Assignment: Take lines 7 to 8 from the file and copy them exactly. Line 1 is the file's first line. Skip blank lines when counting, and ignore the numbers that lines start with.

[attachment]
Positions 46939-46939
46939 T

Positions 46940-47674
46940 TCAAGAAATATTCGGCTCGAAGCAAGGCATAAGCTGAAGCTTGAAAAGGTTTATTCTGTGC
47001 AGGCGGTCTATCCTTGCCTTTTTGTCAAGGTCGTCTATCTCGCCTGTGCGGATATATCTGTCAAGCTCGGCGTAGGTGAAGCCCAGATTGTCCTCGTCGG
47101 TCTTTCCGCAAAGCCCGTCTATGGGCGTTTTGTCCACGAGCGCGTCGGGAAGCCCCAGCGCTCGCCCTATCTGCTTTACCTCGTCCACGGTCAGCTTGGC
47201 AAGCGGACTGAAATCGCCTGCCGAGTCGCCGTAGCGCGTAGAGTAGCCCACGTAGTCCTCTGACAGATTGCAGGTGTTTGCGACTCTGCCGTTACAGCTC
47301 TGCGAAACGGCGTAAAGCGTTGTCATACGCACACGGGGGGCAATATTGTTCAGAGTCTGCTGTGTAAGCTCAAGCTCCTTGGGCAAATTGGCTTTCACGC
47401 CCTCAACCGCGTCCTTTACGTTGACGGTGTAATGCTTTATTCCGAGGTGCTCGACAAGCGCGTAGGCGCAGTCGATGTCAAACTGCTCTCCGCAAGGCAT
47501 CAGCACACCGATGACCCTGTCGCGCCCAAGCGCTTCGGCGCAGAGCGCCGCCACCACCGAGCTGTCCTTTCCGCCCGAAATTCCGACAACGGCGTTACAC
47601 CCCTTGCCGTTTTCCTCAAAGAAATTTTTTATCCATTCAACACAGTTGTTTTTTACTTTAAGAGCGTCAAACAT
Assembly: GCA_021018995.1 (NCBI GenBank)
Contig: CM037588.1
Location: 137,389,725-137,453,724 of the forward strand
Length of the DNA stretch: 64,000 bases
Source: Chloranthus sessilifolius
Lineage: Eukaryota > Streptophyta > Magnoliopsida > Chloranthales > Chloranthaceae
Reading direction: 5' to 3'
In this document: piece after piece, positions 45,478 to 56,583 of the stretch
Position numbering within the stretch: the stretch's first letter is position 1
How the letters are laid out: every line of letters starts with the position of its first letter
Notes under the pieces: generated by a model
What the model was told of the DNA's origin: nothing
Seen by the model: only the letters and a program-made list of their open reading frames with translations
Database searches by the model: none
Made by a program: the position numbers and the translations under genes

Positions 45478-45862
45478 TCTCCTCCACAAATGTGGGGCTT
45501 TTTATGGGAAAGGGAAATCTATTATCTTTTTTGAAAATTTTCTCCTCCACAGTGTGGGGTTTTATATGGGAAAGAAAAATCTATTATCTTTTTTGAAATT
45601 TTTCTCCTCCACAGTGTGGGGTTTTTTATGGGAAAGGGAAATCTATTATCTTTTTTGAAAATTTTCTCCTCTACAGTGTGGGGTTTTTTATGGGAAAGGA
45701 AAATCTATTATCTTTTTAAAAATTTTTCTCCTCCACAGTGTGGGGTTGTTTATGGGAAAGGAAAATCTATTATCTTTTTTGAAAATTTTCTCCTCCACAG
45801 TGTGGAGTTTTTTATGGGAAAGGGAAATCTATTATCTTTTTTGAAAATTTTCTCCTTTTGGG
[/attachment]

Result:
47201 AAGCGGACTGAAATCGCCTGCCGAGTCGCCGTAGCGCGTAGAGTAGCCCACGTAGTCCTCTGACAGATTGCAGGTGTTTGCGACTCTGCCGTTACAGCTC
47301 TGCGAAACGGCGTAAAGCGTTGTCATACGCACACGGGGGGCAATATTGTTCAGAGTCTGCTGTGTAAGCTCAAGCTCCTTGGGCAAATTGGCTTTCACGC